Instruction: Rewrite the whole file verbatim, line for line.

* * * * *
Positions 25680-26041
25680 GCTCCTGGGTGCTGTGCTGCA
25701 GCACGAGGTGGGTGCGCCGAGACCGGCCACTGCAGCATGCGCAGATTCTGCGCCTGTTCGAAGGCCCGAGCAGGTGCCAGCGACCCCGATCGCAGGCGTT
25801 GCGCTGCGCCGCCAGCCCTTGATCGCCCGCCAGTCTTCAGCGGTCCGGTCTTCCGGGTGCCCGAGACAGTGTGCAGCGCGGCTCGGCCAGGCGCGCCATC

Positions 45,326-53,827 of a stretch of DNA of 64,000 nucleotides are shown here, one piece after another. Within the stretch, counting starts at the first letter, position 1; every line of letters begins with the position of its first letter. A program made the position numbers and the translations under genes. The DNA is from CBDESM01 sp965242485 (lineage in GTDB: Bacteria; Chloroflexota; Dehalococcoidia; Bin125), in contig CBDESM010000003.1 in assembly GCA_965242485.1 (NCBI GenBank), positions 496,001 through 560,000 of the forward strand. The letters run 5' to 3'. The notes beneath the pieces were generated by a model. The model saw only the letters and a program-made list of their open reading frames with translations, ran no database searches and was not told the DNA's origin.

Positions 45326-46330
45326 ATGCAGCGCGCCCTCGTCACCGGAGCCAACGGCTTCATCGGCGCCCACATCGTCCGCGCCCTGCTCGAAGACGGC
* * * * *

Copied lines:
Positions 25680-26041
25680 GCTCCTGGGTGCTGTGCTGCA
25701 GCACGAGGTGGGTGCGCCGAGACCGGCCACTGCAGCATGCGCAGATTCTGCGCCTGTTCGAAGGCCCGAGCAGGTGCCAGCGACCCCGATCGCAGGCGTT
25801 GCGCTGCGCCGCCAGCCCTTGATCGCCCGCCAGTCTTCAGCGGTCCGGTCTTCCGGGTGCCCGAGACAGTGTGCAGCGCGGCTCGGCCAGGCGCGCCATC

Positions 45,326-53,827 of a stretch of DNA of 64,000 nucleotides are shown here, one piece after another. Within the stretch, counting starts at the first letter, position 1; every line of letters begins with the position of its first letter. A program made the position numbers and the translations under genes. The DNA is from CBDESM01 sp965242485 (lineage in GTDB: Bacteria; Chloroflexota; Dehalococcoidia; Bin125), in contig CBDESM010000003.1 in assembly GCA_965242485.1 (NCBI GenBank), positions 496,001 through 560,000 of the forward strand. The letters run 5' to 3'. The notes beneath the pieces were generated by a model. The model saw only the letters and a program-made list of their open reading frames with translations, ran no database searches and was not told the DNA's origin.

Positions 45326-46330
45326 ATGCAGCGCGCCCTCGTCACCGGAGCCAACGGCTTCATCGGCGCCCACATCGTCCGCGCCCTGCTCGAAGACGGC